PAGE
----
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Buffer Solutions

Buffer is a solution that does not allow variation in pH on the addition of acid or alkali. A buffer may be prepared by taking a weak acid or a base and adding its conjugate salt to it, so that the  conjugate salt ensures a common ion composition. For example, a mixture of acetic acid and sodium acetate in certain molar  ratios acts as a buffer, which behaves as follows:

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Lionization of a weak acid follows the mass law which is expressed in terms of Henderson – Hasselbalch equation. If HA is a weak acid, then the dissociation equation is:

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According to the law of mass action, Ka, the dissociation constant of an acid is defined as:
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Solving for [H+] we get
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Taking logarithms of both sides we get

                                   log10 [H+] = log10Ka + log10
 (as log ab = log a +log b) multiplying throughout by negative sign ,

                                    - log10 [H+] = log10Ka – log10
- log10 [H+] = pH
  - log10 Ka    = pKa                 


    -log 10

  =  -log 10
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    .   .    pH = pKa + log10  
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In general

pH = pKa + log10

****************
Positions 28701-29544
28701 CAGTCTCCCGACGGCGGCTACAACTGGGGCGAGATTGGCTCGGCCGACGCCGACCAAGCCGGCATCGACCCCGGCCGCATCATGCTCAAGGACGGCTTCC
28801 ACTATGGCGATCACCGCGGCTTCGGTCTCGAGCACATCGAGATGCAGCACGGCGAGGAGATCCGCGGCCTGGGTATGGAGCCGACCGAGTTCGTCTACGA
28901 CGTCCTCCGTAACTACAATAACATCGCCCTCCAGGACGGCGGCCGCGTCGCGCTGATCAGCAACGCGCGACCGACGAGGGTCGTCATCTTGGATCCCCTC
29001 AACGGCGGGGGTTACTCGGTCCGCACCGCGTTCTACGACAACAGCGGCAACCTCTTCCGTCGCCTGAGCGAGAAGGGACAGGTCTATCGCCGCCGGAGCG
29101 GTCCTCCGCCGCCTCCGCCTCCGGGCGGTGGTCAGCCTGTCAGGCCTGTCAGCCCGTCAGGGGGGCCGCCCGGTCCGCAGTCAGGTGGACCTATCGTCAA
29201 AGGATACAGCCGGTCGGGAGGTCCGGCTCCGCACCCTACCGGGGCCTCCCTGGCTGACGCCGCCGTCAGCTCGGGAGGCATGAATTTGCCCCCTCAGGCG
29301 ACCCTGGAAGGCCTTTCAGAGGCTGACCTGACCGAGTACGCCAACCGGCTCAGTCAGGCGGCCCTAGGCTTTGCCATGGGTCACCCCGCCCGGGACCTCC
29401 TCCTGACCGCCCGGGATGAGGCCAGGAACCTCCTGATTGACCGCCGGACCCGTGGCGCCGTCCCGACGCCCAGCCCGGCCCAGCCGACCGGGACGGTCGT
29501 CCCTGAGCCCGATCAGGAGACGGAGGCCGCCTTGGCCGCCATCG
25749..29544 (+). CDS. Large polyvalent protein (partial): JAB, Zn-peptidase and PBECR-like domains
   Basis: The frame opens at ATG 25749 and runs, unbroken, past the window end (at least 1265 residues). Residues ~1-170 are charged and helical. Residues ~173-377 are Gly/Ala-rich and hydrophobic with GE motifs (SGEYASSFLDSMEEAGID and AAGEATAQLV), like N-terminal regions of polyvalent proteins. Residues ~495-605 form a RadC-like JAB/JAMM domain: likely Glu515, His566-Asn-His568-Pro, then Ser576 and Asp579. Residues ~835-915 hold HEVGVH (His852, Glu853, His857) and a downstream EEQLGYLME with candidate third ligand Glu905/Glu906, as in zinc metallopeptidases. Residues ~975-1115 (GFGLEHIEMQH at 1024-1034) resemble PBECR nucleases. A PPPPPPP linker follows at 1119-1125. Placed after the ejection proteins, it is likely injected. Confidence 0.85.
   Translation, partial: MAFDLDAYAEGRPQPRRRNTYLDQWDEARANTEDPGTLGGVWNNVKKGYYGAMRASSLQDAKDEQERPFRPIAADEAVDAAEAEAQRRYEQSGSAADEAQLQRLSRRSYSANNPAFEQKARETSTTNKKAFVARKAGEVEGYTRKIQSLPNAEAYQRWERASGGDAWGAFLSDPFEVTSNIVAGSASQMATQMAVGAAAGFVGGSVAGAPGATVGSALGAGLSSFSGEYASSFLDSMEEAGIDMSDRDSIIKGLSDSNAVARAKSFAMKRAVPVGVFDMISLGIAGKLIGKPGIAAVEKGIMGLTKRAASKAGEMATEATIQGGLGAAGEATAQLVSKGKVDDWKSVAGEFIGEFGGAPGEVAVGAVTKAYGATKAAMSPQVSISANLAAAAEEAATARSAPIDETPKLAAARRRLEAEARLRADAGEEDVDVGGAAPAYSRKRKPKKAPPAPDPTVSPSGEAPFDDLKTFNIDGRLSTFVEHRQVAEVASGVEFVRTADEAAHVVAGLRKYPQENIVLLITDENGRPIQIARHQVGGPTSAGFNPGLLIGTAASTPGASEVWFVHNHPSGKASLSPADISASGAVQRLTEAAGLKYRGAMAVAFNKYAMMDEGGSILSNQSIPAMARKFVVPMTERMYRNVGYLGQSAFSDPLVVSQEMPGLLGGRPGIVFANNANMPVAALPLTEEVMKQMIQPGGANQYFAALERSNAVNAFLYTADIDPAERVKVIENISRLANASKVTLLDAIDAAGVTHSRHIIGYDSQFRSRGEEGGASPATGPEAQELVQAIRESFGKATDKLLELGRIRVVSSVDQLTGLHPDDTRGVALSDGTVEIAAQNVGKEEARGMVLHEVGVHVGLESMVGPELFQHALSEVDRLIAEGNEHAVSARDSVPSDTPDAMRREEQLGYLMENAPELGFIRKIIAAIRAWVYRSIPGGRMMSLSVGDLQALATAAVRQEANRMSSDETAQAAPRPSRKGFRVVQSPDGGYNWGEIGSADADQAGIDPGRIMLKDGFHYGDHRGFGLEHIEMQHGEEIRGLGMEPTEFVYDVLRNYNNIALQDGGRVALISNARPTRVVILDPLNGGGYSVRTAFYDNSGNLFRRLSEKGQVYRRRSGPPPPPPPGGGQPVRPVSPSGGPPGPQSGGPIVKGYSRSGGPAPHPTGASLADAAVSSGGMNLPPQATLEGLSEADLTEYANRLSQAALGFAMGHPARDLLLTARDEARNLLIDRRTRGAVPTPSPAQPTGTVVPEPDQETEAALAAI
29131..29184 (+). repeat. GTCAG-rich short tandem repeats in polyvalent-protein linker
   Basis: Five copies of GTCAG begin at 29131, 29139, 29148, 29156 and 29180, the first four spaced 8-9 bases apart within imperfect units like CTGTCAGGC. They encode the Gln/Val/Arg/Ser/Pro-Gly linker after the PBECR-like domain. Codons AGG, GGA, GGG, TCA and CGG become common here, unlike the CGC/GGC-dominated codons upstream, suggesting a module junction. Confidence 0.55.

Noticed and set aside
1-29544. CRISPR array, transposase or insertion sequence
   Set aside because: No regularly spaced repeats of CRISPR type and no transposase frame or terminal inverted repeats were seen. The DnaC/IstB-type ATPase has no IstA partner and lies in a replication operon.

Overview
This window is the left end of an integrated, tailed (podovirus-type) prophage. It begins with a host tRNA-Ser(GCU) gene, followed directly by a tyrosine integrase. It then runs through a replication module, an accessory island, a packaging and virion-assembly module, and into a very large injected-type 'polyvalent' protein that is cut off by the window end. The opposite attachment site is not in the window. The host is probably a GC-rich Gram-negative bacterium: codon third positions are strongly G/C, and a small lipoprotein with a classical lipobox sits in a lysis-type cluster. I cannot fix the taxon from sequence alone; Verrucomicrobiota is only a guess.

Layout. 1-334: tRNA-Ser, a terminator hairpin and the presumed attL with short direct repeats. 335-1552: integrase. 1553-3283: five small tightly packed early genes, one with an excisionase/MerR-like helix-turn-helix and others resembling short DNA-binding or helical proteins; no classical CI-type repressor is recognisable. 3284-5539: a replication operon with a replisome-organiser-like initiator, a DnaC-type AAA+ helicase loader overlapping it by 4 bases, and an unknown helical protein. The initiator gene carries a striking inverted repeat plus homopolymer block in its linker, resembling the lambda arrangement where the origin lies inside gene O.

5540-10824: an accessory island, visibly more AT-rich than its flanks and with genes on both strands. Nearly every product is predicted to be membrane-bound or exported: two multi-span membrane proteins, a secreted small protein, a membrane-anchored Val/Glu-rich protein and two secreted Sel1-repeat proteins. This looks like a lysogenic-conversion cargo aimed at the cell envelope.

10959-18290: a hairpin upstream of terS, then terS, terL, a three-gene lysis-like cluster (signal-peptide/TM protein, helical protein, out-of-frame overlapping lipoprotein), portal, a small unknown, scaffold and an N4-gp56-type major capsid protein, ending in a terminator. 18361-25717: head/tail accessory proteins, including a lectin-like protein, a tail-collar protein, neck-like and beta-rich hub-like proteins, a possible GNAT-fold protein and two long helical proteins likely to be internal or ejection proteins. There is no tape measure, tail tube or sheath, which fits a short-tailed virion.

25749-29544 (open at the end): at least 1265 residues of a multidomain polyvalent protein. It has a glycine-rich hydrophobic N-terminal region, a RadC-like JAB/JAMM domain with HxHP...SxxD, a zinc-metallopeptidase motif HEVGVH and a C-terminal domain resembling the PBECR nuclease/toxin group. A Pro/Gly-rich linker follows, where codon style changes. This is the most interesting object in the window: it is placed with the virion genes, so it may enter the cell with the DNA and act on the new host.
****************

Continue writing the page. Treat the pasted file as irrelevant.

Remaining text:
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Conjugate acid and base represent the corresponding molar concentration, moles/1. Ionization of weak acids or weak bases in aqueous solutions is a reversible process.

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Its equilibrium constant K
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The concentration of water in aqueous solution is constant, hence its concentration (55.5moles/I) may be combined with K to give the ionization constant Ka:

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  H3O may be represented as H, hence the expression for K will be

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The numerical value of Ka  for acetic acid is 1.795 x 10-5.  For dilute aqueous solution of NH3, the equilibrium reaction is

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The ionization constant

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The numerical value of Kb for ammonia solution is 1.8 x 10-5 , which is almost identical to Ka.Hence weak acids and bases are ionized to the same extent in aqueous solutions.

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